41.

Midi were beginning to dream the impossible dream when Ken Miller struck to
remove Mitish for four with the score on 47.

But they had not reckoned on Skrikanth who followed up his brilliant bowling spell
with a solid innings that edged Toulouse towards the target.

Rogers had to ring the changes with his occasional bowlers after he, Ram and
George had bowled their allotted eight overs. The score moved to 81 for eight when
Dalling atoned for his duck with the wicket of Fermanel, caught again by Ram at
extra-cover from a ball that even the President admitted left a lot to be desired.

The last wicket pair faced a target of 20 and, with overs to spare, sensibly moved the
score along slowly and it was man-of-the-match Srikanth who broke Midi’s hearts
with a match-winning four off Miller and his team’s high score of 38 not out.

Rogers was the pick of the bowlers with exceptional figures of four for 10 runs while
George took two for 26 and Ram one for 13, the trio getting Midi so close to their first
win on the road for nearly five years.

Midi, rightly aggrieved that they hadn’t finished off the job, had – for them – a
subdued night on the town (Auch) before confronting Armagnac-Bigorre on a day
that dawned with rain and a possible cancellation.

Midi went into the match without George who decided not to risk further damage to
his ankle so had a further reduced bowling attack against a team who are arguably
the strongest in the division having recruited a number of players from last year’s
champions, Noé-Gascogne, who no longer play.

Under an overcast sky, Midi won the toss and Rogers boldly decided to bat, his
audacity heightened by the quick loss of four wickets for 24 runs – Dalling and the
Captain himself for two runs and runmakers Armstrong and Allison for two and three
runs respectively.

With opening strike bowler Preetham taking the first three wickets and threatening to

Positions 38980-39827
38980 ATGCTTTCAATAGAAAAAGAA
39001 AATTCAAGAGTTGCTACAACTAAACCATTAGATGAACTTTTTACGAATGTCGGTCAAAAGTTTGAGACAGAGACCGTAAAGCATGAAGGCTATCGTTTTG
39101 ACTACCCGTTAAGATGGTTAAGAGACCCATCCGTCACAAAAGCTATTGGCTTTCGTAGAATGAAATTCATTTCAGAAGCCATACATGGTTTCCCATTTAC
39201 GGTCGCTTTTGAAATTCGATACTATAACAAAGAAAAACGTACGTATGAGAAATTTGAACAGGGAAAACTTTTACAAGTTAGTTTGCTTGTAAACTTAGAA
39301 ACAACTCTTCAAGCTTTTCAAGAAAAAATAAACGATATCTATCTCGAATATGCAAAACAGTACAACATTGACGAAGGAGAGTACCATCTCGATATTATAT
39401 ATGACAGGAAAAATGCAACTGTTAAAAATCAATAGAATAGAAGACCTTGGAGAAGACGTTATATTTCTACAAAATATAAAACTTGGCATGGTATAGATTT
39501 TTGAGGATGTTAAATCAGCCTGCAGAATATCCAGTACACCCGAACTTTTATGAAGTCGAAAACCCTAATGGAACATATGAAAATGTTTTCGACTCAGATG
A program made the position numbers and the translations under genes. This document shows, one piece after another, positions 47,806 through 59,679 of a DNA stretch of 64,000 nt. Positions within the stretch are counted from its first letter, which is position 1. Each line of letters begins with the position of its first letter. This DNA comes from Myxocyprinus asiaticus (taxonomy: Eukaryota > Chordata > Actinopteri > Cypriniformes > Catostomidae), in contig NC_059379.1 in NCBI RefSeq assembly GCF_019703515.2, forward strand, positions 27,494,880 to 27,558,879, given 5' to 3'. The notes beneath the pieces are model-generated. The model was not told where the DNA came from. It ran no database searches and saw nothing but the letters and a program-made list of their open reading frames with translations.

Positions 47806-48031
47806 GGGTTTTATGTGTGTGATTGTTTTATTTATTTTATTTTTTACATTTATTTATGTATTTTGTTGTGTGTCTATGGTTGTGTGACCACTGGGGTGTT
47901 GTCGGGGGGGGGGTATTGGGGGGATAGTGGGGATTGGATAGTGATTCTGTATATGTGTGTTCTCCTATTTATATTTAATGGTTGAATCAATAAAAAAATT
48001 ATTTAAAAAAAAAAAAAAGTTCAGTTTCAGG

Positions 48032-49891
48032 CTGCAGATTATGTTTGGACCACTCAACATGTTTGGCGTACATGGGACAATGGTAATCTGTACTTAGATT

run through the side, Midi needed a miracle in the shape of a thunderstorm or similar
climatic intervention.

Alas, the gods served up the UMC (Usual Midi Collapse) and Midi plummeted from
41 for four to 45 for eight with wides providing the only scoring sideshow for the
beleaguered visitors.

The ever improving French junior Pierre Zivanovic injected the one bright note into
the sorry litany of failures with a breezy 12, the only player to score double figures,
taking the final score to 70 before he was out LBW.

Midi went into the defence of the moderate target without wicketkeeper Eede who
tweaked a calf muscle in his innings. Dalling stepped into the breach as Eede nursed
the injury with a frozen paella kindly donated by Rogers from his mobile home fridge.

Armagnac-Bigorre were never really threatened in their run chase after the opening
stand posted 34 runs. A brief lapse of focus saw the home side slip from 55 for two
to 64 for four but they eased to a five-wicket victory with 22 overs to spare.

Rogers was once again miserly, returning one wicket for 10 runs off four overs, while
Pierre’s younger brother Lucas surprised everybody, particularly batsman Andrew
Gatsby, with a first ball clean bowled and figures of one for five off 1.2 overs.

Midi can take encouragement that next Sunday’s return match against Armagnac-
Bigorre at St Pons de Mauchiens will be much more competitive with the return of
some key players and home ground advantage.

President Dalling was heartened by Midi’s application in the field in both matches
and was confident that the team would surprise Armagnace-Bigorre after the
weekend setback.